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Crown of Blood and Ruin: Chapter 23

Rogue Princess

I was with them. Of course I was with them. Junius was a trusted friend. She trusted the darkness and ill-temper of the Nightrender, and so would I.

Even if the next day the final plans seemed nearer to a whim, a guess, and pure lunacy than actual plans. I paced in great strides across the floor of the longhouse, thumbnail between my teeth, half-listening to Tor and Niklas argue the details. Halvar was already busy working a battle, but the Alvers’ plan—no—their scheme, ploy, anything but an actual plan would be acted out first.

In Valen’s chair at the head of the table, the Nightrender slouched, watching me with an amused expression. “What is it that upsets you most, Queen? That you did not think of this first, or that you do not control the outcome?”

I ignored him and glanced at his guild who hovered close. There were so few, I wondered how they could really be called a guild. Then again, the Guild of Shade once was a trio.

How were the Kryv all brought together? They seemed so different, so odd to be a family of thieves.

By the inglenook, a bulky Kryv who reminded me a great deal of Tor with the constant frown on his face, stood beside Tova, eating flatbread and muttering something to the woman.

Another pair kept close to the Nightrender, a red-haired man and a man with a scar carving through his brow. The way they whispered together, the way they touched, I wondered if they might be lovers. I didn’t ask, didn’t care.

In a corner, the young boy, Ash is what the Kryv called him, twirled a knife in his hand, describing it in detail to Ellis. Hanna giggled mutely with Laila over moonvane blossoms. Giggled. Like children ought to, but the girl was in a bleeding guild. A thief in the making.

I leaned over the table, voice low for only the Nightrender to hear. “Children? You plan to send children in first? How in the hells will that help at all?”

He cast a smug glance at the young ones. “Never underestimate a child who is desperate to survive.”

“They are children.”

“And capable. Have you even asked what sort of mesmer Ash and Hanna have? Why they might be useful to protect the young boy as he goes in?”

I pinched my lips into a line.

“Ash, he can break a man from the inside out,” he said with a touch of venom. “Crush his bones, fill his lungs with blood. Shatter his skull. Hanna, now she is unique. She can block magic. Stop it dead in its tracks. We’ve tested it on your fury here. No mistake, if your king were here—he would not be able to break the earth with Hanna nearby. I’ve only met one other Alver in my lifetime with the same Talent.”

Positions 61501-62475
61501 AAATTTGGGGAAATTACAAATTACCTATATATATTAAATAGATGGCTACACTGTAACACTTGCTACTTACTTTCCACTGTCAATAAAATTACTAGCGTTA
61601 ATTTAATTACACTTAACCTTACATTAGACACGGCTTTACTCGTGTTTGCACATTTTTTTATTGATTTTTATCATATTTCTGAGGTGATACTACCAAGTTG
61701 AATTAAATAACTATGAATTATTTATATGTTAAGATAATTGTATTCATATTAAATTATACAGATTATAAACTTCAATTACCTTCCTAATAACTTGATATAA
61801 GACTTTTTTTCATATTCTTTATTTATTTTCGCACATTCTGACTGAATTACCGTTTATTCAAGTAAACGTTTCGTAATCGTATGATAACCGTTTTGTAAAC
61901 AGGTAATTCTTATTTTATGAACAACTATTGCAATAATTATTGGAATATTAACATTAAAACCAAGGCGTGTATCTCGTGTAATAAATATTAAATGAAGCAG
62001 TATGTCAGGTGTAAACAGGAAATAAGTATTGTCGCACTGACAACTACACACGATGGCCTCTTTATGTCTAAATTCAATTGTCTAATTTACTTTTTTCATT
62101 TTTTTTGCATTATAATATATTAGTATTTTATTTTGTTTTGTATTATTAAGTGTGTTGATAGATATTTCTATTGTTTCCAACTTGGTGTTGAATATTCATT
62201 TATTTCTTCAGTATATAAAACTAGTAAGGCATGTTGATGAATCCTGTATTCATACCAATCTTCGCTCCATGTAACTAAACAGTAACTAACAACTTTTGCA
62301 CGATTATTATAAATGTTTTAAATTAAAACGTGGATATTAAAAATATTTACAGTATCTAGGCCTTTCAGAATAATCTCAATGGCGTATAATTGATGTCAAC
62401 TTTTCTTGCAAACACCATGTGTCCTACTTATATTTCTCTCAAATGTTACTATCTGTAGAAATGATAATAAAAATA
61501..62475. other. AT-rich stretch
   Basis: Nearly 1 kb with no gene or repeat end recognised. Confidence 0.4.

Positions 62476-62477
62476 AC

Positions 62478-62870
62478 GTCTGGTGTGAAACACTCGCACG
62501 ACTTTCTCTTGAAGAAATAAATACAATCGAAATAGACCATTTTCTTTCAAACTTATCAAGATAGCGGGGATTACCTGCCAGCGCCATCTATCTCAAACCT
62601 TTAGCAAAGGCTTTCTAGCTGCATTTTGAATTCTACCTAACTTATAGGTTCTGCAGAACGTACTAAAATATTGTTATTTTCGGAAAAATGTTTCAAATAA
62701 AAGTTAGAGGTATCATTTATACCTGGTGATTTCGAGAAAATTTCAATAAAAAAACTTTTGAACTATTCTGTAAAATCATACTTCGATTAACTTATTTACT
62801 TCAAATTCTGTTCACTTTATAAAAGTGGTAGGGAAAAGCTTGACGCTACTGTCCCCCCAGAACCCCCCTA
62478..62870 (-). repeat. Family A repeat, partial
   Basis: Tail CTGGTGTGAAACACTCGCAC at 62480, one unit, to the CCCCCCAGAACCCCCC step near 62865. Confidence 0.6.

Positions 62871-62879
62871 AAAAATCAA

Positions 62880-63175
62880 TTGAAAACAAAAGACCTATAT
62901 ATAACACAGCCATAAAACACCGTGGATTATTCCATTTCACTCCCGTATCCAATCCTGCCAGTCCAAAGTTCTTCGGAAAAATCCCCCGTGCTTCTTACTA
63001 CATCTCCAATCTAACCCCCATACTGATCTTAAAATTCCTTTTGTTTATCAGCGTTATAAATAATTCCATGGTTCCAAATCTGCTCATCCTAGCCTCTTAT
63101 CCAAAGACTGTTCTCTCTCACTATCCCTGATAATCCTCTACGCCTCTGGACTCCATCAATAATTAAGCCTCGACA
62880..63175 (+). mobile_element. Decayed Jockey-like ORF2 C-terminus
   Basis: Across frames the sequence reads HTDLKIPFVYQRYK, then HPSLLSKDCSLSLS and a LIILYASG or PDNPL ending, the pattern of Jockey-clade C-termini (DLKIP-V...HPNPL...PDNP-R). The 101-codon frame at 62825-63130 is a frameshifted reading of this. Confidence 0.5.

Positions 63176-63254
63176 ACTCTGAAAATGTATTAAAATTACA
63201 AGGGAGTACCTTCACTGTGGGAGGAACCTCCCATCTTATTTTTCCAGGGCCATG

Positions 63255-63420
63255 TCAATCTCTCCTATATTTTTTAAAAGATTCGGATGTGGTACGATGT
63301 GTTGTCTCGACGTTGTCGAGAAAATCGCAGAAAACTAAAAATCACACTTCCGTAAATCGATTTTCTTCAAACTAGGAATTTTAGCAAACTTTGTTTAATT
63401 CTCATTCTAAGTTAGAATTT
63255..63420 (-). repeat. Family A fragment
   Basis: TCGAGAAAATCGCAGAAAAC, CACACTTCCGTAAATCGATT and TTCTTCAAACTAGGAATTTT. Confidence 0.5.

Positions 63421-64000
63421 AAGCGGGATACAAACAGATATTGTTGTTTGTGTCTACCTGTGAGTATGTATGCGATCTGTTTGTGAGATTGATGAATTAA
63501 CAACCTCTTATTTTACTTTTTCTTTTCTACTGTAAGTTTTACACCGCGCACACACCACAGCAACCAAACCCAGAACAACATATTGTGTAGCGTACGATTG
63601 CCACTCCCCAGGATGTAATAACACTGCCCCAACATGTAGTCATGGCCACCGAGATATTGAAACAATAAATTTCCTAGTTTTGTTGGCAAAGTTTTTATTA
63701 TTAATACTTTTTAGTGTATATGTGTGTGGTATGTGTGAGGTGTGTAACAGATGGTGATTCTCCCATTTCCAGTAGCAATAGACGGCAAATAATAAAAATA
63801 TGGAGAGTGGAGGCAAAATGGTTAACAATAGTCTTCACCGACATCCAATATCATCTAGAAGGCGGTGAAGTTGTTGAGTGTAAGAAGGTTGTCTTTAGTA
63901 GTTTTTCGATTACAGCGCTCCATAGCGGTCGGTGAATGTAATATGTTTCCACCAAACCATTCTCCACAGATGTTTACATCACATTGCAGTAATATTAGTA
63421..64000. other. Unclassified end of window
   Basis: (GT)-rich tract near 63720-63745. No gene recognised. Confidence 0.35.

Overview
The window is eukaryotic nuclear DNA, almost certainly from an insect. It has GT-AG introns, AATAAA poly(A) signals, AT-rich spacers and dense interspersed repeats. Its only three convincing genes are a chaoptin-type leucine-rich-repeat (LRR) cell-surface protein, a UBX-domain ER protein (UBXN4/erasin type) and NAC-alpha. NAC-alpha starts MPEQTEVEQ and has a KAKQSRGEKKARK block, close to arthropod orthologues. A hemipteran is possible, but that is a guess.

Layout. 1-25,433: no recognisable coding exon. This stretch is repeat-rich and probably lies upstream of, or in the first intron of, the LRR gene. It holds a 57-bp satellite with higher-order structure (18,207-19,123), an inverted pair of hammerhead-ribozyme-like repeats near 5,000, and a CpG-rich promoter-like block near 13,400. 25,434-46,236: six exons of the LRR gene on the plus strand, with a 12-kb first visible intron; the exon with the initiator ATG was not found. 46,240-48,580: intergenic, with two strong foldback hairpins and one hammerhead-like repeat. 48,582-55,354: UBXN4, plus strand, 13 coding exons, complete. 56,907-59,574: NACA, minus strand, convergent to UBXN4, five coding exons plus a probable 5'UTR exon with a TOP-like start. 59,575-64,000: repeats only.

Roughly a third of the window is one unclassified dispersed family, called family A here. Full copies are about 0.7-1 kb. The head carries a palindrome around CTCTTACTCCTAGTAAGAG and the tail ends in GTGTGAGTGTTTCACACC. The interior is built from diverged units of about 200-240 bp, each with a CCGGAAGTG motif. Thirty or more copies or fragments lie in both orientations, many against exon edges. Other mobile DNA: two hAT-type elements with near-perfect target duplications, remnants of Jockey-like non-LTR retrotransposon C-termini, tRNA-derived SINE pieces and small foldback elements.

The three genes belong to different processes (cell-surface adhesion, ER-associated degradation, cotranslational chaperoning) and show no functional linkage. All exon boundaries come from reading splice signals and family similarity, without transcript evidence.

The Nightrender leaned back in the chair again and laced his fingers over his stomach. “Now, a child who can break bodies, and another who could block any curses, spells, any dark fury or mesmer, don’t you think those inconspicuous children might be useful with little Ellis there?”

It was both terrifying and captivating to learn of the Alvers’ abilities. “Why Ellis, though?”

“The boy insisted the king would recognize him. He will need to know we are coming and be in position for the rest of the plan.”

“They are children,” I repeated.

The Nightrender stood abruptly. “And they have lived a life that demanded they learn to survive. It well may be that children in your land live comfortable, coddled lives. But in the east, Alver children fight for freedom from their first breath. Do not underestimate them, and do not think I’d put anyone in my guild—especially Ash and Hanna—in a risk if I were not confident they’d succeed.”

“You are terribly disagreeable.”

“With you, yes. I am not accustomed to someone so filled with doubt in me.”

“I don’t know you. I am allowed to doubt. We’re going to war, Nightrender.”

“And you will have an advantage if we pull this off.”

If. I did not want possibilities. I did not want chances. But there were no guarantees, there never would be.

“You’re certain your people saw Valen?” My stomach soured again. A disturbing report that Valen’s comfort was at an end at Ravenspire.

The Nightrender looked to Vali and Raum as they spoke to Mattis and Brant. He nodded slowly. “They saw the square and the racks where they have them. I understand it was not what you wanted to hear, but it is better that he is kept in the open. The children will reach him easier.”

All day Raum and Vali had been absent. I only learned they’d been sent to the hills near Ravenspire to scout any activity pertinent to Valen or Sol or Gunnar. The distance was at least twenty lengths away. I didn’t understand their mesmer entirely, but they had not stepped foot in the Lyx township, and still reported back as if they were seated in the courtyard.

Blood was spilling.

Our time to act was now. Trust, or do not. For Valen, as I told the Nightrender, I would risk it all.

I moved the sheets of parchment scrawled in our plans, formations, in the dimensions of Castle Ravenspire and the Black Tomb in front of him. “Do you need to review these again?”